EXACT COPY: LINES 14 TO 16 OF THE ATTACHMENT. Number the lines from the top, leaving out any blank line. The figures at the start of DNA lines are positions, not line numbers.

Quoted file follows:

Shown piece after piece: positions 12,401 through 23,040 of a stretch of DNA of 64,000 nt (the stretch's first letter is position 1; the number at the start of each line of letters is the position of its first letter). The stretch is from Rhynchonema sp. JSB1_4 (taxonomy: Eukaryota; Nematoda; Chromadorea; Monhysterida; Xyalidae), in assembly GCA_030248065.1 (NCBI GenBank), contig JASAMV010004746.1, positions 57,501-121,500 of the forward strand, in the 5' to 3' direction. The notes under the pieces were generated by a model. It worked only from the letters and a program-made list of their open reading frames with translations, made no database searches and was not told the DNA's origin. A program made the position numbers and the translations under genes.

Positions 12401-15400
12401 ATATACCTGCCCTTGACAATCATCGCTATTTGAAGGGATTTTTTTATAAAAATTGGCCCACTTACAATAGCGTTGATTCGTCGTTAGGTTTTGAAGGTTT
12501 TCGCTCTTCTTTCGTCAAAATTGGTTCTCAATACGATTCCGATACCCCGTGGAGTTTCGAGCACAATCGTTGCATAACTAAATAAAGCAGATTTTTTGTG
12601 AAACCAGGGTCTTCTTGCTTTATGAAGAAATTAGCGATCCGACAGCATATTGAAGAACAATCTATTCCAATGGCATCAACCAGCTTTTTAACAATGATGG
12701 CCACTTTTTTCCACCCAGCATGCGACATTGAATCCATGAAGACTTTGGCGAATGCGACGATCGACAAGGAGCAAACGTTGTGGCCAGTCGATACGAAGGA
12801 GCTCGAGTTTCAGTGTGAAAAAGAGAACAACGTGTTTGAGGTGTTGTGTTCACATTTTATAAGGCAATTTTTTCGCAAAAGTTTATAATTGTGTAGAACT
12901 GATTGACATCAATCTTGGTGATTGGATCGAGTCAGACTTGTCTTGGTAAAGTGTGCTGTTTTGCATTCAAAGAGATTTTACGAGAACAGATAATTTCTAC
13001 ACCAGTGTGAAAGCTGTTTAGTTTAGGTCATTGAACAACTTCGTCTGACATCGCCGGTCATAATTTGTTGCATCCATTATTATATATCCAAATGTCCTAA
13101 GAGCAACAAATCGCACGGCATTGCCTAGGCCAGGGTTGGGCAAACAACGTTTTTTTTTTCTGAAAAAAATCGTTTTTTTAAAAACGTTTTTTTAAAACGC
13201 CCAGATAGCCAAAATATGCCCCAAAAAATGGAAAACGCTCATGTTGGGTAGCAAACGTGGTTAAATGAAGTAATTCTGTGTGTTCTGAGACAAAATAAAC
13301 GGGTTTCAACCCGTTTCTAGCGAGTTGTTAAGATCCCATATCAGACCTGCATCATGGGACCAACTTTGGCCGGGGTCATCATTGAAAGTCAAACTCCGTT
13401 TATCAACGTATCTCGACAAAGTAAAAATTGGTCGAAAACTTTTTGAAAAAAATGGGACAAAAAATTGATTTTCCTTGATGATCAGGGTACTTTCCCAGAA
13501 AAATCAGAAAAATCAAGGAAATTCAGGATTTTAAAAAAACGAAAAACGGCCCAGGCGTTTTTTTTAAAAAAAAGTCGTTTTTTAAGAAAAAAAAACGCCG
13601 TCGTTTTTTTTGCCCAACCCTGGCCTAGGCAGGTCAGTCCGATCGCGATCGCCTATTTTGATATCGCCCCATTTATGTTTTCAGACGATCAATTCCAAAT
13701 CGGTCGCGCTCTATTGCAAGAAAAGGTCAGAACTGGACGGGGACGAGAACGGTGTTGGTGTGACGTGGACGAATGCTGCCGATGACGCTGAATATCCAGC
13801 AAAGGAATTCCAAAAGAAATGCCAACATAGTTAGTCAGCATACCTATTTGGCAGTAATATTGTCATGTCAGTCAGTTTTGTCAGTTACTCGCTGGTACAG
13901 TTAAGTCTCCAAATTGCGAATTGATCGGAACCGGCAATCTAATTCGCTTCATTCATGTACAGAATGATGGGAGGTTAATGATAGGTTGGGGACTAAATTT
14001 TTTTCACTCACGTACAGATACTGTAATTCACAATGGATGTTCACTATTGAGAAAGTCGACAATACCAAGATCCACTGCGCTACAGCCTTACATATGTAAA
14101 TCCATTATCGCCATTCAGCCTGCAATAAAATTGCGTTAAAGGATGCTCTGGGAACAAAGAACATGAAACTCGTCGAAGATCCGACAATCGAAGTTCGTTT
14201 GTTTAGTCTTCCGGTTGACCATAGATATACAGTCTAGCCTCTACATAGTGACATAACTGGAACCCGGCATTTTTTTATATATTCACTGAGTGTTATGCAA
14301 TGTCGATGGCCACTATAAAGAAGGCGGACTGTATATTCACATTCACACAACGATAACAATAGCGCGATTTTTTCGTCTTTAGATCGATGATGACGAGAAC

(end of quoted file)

13501 AAATCAGAAAAATCAAGGAAATTCAGGATTTTAAAAAAACGAAAAACGGCCCAGGCGTTTTTTTTAAAAAAAAGTCGTTTTTTAAGAAAAAAAAACGCCG
13601 TCGTTTTTTTTGCCCAACCCTGGCCTAGGCAGGTCAGTCCGATCGCGATCGCCTATTTTGATATCGCCCCATTTATGTTTTCAGACGATCAATTCCAAAT
13701 CGGTCGCGCTCTATTGCAAGAAAAGGTCAGAACTGGACGGGGACGAGAACGGTGTTGGTGTGACGTGGACGAATGCTGCCGATGACGCTGAATATCCAGC